Data Science newsletter – February 9, 2018

Newsletter features journalism, research papers, events, tools/software, and jobs for February 9, 2018


Data Science News

As CMU’s Disney lab closes its doors, the research carries on

Pittsburgh Post-Gazette, Courtney Linder


After repeated requests for comment, Disney did not respond, but the Disney Research website lists Los Angeles, Calif., and Zurich, Switzerland, as participating research labs with no mention of Pittsburgh.

Still, there’s an expectation that work between The Walt Disney Company and individual research teams at CMU will continue, sans dedicated lab.

Government Data Science News

The National Science Foundation has announced it will require grant applicants to indicate if researchers have been found to have violated sexual harassment policies or are on leave pending an investigation. #MeToo

The US Department of Labor has been accused of hiding data they dislike by Bloomberg Law. According to “four current and former DOL sources,” DoL leadership “scrubbed an unfavorable internal analysis from a new tip pooling proposal, shielding the public from estimates that showed employees could lose out on billions of dollars in gratuities.” The analysis leading to their conclusions was first massaged and then the whole dataset was kept from the public. An independent analysis by the Economic Policy Institute (using different data), projected that “the proposed rule on tips would lead to $5.8 billion changing hands from workers to businesses.” The war on the poor and working class continues, now with an assist from the DoL.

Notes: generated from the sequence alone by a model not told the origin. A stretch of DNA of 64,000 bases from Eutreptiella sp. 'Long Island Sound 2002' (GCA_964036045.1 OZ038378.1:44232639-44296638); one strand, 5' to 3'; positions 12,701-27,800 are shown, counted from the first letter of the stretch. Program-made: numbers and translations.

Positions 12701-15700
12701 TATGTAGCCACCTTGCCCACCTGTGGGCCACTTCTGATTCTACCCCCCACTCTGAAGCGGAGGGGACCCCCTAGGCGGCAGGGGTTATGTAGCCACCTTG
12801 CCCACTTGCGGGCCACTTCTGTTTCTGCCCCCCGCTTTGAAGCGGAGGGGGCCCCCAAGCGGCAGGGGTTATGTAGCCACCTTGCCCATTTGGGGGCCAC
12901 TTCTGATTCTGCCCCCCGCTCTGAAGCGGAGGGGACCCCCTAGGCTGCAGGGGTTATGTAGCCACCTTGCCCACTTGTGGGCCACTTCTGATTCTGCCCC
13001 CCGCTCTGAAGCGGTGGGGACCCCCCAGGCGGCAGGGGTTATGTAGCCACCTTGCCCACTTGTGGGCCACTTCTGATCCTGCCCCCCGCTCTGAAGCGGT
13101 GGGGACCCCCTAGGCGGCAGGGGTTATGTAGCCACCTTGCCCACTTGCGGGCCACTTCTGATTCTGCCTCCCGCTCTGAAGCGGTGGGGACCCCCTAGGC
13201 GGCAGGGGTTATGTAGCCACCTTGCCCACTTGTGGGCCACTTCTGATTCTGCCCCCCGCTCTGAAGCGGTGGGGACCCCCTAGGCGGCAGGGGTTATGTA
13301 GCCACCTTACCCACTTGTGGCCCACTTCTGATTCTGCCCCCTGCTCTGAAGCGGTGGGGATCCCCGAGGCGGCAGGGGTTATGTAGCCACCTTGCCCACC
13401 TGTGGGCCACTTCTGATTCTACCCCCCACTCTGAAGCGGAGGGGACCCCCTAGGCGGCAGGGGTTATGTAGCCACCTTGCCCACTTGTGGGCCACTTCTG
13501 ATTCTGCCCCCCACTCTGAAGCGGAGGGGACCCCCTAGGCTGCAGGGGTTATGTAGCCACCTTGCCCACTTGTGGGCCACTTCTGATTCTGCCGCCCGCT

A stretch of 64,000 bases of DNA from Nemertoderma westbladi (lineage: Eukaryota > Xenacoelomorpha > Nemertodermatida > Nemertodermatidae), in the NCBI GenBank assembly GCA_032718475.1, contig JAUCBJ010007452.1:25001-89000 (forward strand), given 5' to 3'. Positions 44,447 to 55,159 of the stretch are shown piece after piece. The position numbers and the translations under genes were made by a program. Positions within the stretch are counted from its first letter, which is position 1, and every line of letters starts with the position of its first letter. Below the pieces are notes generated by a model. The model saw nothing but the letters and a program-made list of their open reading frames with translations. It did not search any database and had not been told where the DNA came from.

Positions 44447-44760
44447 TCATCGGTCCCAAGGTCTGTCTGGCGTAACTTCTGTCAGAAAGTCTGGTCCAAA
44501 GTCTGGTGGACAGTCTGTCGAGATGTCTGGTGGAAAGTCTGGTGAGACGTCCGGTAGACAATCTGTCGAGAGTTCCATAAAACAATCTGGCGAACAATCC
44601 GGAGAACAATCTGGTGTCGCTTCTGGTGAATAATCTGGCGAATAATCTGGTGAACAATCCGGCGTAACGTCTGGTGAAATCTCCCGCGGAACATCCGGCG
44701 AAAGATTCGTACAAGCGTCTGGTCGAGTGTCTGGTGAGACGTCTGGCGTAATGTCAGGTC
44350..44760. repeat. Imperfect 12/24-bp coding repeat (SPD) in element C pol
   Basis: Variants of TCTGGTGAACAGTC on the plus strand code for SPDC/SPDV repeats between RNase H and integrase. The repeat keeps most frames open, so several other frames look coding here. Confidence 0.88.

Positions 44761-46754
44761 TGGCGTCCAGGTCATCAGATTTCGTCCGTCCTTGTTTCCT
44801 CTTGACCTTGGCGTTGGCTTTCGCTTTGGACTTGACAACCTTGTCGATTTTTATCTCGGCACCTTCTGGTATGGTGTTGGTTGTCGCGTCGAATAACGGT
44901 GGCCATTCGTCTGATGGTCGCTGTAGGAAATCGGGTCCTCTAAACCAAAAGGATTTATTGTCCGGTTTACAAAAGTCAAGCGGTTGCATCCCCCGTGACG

The National Science Foundation is making $30m available for projects that “focus on large-scale experimentation and scalability studies.” Part of the award will come in the form of cloud computing resources from industry partners Amazon Web Services, Google Cloud Platform, and Microsoft Azure.

The Department of Defense is investing in lean start-up frameworks, funding programs that draw on its emphasis on minimum viable products, failing fast, and getting to market quickly.

A patriotic article about the Defense Intelligence Agency in USA Today explains that the agency takes laptops and smartphones from enemies on the battlefield to investigate the data they contain, regardless of whether the owner deleted it or not. It’s wise to remember all that can be understood about an individual from their laptop or phone. At the very least, turn on encryption.